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Hidden Bee: Let’s go down the rabbit hole

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Hidden Bee: Let’s go down the rabbit hole

Posted: May 31, 2019 by hasherezade 
Last updated: June 1, 2019

Some time ago, we discussed the interesting malware, Hidden Bee. It is a Chinese miner, composed of userland components, as well as of a bootkit part. One of its unique features is a custom format used for some of the high-level elements (this format was featured in my recent presentation at SAS).

Recently, we stumbled upon a new sample of Hidden Bee. As it turns out, its authors decided to redesign some elements, as well as the used formats. In this post, we will take a deep dive in the functionality of the loader and the included changes.

Sample

831d0b55ebeb5e9ae19732e18041aa54 – shared by @James_inthe_box

Overview

The Hidden Bee runs silently—only increased processor usage can hint that the system is infected. More can be revealed with the help of tools inspecting the memory of running processes.

Initially, the main sample installs itself as a Windows service:

added_service.png Hidden Bee service

However, once the next component is downloaded, this service is removed.

The payloads are injected into several applications, such as svchost.exe, msdtc.exe, dllhost.exe, and WmiPrvSE.exe.

injected2.png

If we scan the system with hollows_hunter, we can see that there are some implants in the memory of those processes:

scanned_list.png Results of the scan by hollows_hunter

Indeed, if we take a look inside each process’ memory (with the help of Process Hacker), we can see atypical executable elements:

malware_modules_implanted.png Hidden Bee implants are placed in RWX memory

Some of them are lacking typical PE headers, for example:

malware_module1.png Executable in one of the multiple customized formats used by Hidden Bee

But in addition to this, we can also find PE files implanted at unusual addresses in the memory:

pe_files_injected.png Manually-loaded PE files in the memory of WmiPrvSE.exe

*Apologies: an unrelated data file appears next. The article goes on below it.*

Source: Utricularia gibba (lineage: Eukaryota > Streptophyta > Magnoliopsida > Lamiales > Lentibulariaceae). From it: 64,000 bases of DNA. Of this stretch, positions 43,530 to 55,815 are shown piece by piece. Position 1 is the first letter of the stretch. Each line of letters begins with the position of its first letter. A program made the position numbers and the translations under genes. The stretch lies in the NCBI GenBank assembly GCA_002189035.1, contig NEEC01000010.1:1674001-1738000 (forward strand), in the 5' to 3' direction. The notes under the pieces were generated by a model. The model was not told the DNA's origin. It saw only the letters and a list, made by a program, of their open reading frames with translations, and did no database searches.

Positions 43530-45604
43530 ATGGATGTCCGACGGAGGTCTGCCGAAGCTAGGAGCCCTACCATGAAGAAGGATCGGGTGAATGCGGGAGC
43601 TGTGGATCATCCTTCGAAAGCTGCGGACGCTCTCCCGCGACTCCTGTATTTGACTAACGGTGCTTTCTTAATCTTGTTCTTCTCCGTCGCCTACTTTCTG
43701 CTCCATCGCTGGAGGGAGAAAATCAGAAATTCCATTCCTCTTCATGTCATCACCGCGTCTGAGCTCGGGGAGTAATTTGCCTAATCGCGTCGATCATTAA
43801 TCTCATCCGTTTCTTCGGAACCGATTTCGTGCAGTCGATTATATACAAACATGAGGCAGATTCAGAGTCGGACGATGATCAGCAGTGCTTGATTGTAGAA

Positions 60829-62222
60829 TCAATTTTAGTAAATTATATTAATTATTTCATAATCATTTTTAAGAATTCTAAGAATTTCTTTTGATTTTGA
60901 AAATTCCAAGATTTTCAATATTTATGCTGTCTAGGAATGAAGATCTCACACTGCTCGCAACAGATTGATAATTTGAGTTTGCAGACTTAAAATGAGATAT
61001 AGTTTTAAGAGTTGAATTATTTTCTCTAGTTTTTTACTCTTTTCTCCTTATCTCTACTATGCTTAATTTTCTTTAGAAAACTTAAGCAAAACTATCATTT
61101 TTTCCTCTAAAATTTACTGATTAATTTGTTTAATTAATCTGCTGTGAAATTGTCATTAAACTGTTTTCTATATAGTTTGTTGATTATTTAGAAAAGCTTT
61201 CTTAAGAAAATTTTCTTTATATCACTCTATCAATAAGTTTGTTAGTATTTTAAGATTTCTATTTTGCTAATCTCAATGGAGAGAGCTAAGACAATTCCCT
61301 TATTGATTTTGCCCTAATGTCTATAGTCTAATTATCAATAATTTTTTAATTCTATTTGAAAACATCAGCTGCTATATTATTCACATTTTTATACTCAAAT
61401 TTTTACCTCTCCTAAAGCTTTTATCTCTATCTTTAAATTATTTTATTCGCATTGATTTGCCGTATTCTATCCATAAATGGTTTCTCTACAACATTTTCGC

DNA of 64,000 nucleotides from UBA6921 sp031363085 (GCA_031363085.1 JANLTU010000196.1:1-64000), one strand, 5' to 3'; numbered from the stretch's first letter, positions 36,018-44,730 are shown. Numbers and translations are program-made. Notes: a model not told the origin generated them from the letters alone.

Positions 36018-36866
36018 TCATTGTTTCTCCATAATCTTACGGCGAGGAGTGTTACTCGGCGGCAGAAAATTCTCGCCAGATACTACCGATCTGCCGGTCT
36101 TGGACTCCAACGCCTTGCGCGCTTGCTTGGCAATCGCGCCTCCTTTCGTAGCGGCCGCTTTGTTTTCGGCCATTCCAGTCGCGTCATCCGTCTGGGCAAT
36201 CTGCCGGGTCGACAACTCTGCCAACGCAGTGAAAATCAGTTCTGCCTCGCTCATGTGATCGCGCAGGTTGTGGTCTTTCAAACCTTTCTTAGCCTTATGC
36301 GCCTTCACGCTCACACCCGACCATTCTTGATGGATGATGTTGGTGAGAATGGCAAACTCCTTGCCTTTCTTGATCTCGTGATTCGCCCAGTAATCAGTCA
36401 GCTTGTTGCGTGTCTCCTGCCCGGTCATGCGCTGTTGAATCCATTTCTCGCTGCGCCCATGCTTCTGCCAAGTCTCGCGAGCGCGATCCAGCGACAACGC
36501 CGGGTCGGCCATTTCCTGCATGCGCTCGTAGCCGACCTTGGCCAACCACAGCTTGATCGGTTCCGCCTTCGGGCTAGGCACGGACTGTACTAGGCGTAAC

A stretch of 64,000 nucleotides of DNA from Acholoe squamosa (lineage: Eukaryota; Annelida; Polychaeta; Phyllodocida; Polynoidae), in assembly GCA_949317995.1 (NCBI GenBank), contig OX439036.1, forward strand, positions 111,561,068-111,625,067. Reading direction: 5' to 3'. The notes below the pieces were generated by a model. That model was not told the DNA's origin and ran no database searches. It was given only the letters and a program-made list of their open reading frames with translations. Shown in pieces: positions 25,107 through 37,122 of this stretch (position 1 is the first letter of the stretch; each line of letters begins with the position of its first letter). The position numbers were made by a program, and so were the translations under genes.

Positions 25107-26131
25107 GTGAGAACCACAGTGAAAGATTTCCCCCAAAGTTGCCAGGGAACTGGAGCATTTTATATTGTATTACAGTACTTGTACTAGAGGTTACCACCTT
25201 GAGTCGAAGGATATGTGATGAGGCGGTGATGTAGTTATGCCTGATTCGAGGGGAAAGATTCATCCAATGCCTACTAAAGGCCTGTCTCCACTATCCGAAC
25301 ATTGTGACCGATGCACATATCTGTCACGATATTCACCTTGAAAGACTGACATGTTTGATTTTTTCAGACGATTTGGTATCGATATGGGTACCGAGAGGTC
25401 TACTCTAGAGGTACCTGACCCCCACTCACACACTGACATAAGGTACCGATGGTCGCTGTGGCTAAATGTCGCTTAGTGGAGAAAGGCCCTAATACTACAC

Those manually-loaded PE files turned out to be legitimate DLLs: OpenCL.dll and cudart32_80.dll(NVIDIA CUDA Runtime, Version 8.0.61 ). CUDA is a technology belonging to NVidia graphic cards. So, their presence suggests that the malware uses GPU in order to boost the mining performance.

When we inspect the memory even closer, we see within the executable implants there are some strings referencing LUA components:

lua_references-1.png Strings referencing LUA scripting language, used by Hidden Bee components

Those strings are typical for the Hidden Bee miner, and they were also mentioned in the previous reports.

We can also see the strings referencing the mining activity, i.e. the Cryptonight miner.

list.png

List of modules:

bin/i386/coredll.bin
dispatcher.lua
bin/i386/ocl_detect.bin
bin/i386/cuda_detect.bin
bin/amd64/coredll.bin
bin/amd64/algo_cn_ocl.bin
lib/amd64/cudart64_80.dll
src/cryptonight.cl
src/cryptonight_r.cl
bin/i386/algo_cn_ocl.bin
config.lua
lib/i386/cudart32_80.dll
src/CryptonightR.cu
bin/i386/algo_cn.bin
bin/amd64/precomp.bin
bin/amd64/ocl_detect.bin
bin/amd64/cuda_detect.bin
lib/amd64/opencl.dll
lib/i386/opencl.dll
bin/amd64/algo_cn.bin
bin/i386/precomp.bin

And we can even retrieve the miner configuration:

  configuration.set("stratum.connect.timeout",20)
  configuration.set("stratum.login.timeout",60)
  configuration.set("stratum.keepalive.timeout",240)
  configuration.set("stratum.stream.timeout",360)
  configuration.set("stratum.keepalive",true)
  configuration.set("job.idle.count",30)
  configuration.set("stratum.lock.count",30)